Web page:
And he never was. He had to settle for being mayor of Albany (again), poring over his collection of approximately 23,000 autographs ("said to be one of the most valuable and extensive in the world"), an eponymous (if posthumous) and beautiful park -- and his name on cans of oatmeal in supermarkets more than a century later.

Earlier on AOA:
+ Thacher Park's namesake
+ That zesty Kosciuszko

Thacher portrait via Wikipedia

Comments

Wow, am I disappointed I didn't discover this. Great job, AOA.

My gosh that is a handsome looking can. And its contents, what uniformity of granulation! No wonder John Boyd Thacher approved.

This was awesome, thanks for the morning dose of local history nerdiness.

This is excellent! Thanks for digging this story up,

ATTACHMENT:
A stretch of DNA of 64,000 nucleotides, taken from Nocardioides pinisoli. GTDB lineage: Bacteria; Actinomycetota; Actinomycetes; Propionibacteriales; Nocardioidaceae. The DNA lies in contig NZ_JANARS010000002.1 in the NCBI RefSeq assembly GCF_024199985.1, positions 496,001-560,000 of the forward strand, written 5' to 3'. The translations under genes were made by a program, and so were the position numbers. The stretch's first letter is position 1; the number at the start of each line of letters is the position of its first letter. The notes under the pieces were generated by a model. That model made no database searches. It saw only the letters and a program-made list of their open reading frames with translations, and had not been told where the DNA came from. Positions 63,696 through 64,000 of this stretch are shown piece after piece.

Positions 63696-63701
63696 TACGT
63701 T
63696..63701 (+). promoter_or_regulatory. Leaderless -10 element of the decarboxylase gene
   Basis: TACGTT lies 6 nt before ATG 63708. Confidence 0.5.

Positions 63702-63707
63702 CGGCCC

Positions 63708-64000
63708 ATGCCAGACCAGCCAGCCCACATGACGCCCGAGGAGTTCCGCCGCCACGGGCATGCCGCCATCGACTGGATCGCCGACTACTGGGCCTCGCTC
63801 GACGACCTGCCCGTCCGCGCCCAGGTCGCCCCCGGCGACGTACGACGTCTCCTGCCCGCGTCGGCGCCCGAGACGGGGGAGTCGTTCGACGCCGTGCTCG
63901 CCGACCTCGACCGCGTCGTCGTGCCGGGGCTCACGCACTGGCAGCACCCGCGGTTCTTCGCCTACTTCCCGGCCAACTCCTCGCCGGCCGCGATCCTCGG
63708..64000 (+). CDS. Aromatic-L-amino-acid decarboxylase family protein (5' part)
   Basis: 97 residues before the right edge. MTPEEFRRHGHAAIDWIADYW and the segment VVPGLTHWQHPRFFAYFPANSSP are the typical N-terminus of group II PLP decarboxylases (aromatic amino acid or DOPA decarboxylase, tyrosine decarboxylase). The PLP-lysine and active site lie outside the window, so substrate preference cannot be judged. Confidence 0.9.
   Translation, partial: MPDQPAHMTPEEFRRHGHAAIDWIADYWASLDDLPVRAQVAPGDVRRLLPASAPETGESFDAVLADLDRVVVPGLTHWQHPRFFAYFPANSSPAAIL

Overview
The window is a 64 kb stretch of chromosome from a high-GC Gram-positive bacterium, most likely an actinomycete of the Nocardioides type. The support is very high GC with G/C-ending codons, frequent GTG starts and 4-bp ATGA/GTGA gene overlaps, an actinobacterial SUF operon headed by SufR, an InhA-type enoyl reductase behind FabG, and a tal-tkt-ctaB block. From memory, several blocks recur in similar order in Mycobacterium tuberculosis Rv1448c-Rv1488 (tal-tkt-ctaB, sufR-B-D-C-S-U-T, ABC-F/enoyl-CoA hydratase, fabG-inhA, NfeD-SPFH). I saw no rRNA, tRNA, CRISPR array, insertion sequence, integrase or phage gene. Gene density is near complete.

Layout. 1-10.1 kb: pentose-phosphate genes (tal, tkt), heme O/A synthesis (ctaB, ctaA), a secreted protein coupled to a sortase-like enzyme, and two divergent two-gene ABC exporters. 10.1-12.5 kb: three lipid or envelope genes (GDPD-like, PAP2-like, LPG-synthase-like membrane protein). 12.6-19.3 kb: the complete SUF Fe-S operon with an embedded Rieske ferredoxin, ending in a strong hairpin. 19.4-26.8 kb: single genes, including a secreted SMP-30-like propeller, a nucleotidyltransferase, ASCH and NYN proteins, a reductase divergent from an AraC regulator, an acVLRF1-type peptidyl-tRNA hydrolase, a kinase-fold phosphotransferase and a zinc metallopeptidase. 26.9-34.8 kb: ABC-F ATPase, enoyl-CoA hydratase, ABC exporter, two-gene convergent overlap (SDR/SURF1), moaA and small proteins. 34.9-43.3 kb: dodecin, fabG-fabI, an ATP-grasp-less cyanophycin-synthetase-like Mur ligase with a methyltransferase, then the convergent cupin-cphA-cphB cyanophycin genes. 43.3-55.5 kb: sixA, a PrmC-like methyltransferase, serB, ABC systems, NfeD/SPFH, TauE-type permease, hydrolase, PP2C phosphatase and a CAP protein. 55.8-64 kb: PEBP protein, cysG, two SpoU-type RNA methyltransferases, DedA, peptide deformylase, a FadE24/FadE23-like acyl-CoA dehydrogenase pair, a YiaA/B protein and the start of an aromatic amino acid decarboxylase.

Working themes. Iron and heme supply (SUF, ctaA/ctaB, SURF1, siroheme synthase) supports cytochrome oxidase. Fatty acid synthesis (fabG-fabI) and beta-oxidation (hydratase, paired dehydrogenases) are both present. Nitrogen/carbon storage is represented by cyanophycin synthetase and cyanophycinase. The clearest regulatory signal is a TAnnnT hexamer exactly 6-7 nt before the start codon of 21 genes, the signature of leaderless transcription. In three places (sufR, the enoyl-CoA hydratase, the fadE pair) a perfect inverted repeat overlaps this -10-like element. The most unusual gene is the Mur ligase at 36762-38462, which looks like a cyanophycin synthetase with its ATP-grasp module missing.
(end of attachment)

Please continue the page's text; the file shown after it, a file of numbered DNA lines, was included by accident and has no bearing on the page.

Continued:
Holy History Nerd! This is an amazing bit of local history sleuthing to wake up to on a wet, cold morning. And I've looked at that can of McCann's for eons and NEVER saw the Thacher name.

More whole grain nerditude:

By 1893 (year of McCann's award) steel-cut oats (also called "pinhead oats") such as this were getting competition from a new fangled form of oat cereal -- rolled oats, introduced by Quaker nationally in 1882. A rolled oat is the oat groat (whole grain or berry) steamed to soften it, then mechanically rolled, and then sliced into the regular, thick, or thin/quick cooking dimension. It was faster to cook than steel-cut and ultimately became the winner in oatmeal sales. Rolled oats was a form of fast food, relatively speaking.